Goodbye polio, thanks Rotary

Today is World Polio Day, and it’s a time of great anticipation for Rotarians around the world — including Rotarians here in Newnan and Coweta County — as their commitment has gotten us “this close” to eradicating polio in our world.
In fact, today polio has been eradicated from all but three countries — Afghanistan, Nigeria and Pakistan. There were fewer than 700 cases of polio reported worldwide in 2011. That is a dramatic change from 1985, when Rotary International decided to lead the fight to eradicate polio worldwide. Then more than 125 countries were polio-endemic, and more than 350,000 children were paralyzed by the disease each year.
Today Rotarians proudly proclaim, “We are ‘this close’ from eliminating poliomyelitis from the Earth.”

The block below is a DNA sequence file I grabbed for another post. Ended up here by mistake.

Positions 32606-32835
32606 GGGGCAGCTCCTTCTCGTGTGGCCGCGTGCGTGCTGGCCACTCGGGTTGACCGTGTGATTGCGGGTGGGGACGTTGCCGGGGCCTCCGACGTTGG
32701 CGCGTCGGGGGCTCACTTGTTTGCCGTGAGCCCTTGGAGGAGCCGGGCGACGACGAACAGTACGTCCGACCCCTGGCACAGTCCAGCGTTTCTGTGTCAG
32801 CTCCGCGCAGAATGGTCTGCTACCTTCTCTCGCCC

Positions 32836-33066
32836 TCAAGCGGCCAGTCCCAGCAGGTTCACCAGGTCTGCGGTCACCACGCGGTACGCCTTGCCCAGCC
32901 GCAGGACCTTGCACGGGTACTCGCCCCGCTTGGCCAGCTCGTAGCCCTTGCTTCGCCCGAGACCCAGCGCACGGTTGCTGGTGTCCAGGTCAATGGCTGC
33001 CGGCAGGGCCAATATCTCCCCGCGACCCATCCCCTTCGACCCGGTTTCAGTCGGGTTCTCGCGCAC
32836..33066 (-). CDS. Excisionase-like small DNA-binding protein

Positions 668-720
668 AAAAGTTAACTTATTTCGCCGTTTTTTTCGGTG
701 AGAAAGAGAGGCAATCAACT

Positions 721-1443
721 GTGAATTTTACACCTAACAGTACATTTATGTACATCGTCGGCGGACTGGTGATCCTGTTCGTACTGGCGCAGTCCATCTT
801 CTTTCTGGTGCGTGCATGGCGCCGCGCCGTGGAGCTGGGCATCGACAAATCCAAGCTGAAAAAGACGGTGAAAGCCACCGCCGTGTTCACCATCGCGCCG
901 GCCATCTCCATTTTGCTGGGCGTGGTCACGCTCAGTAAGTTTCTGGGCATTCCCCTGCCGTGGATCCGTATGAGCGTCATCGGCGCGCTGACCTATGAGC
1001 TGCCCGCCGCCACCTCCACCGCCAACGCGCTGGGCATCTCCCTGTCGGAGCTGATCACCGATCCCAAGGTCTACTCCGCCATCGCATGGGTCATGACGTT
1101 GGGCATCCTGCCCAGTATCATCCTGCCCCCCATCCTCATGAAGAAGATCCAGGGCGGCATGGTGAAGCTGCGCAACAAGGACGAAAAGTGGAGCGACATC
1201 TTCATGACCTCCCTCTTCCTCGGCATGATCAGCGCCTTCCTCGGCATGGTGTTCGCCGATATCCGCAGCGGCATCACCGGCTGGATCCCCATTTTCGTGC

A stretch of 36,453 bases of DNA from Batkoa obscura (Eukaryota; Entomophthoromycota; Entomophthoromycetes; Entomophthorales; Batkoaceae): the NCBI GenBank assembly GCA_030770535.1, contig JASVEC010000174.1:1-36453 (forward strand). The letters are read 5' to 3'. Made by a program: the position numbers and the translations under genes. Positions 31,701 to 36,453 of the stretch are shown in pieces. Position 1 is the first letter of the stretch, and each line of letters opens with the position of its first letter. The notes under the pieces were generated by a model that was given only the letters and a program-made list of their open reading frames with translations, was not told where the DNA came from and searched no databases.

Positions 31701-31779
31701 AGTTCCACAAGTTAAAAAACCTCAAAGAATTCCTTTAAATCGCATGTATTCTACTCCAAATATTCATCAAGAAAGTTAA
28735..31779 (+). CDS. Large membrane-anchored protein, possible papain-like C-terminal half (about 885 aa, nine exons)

With its community-based network worldwide, Rotary is the volunteer arm of a global partnership dedicated to eradicating polio. Since its launch in 1988, the Global Polio Eradication Initiative — spearheaded by the World Health Organization (WHO), Rotary International, the U.S. Centers for Disease Control and Prevention and UNICEF, along with the Bill and Melinda Gates Foundation and governments of the world — has reduced polio by more than 99 percent.
Since this push began, more than 2 billion children have been immunized against this crippling and sometimes fatal disease that invades the nervous system and can cause total paralysis in a matter of hours. It can strike at any age, but mainly affects children under five years.
This war against polio around the world has had impressive results. Indeed, the world is “this close” to being free of the disease. The lasting legacy of this effort in the eradication of polio will result in an estimated savings of $40 billion to $50 billion — money that can be used to address other public health priorities. In addition, the savings in human suffering will be immeasurable.
Our world is on the verge of proudly proclaiming: Goodbye polio, thanks Rotary.


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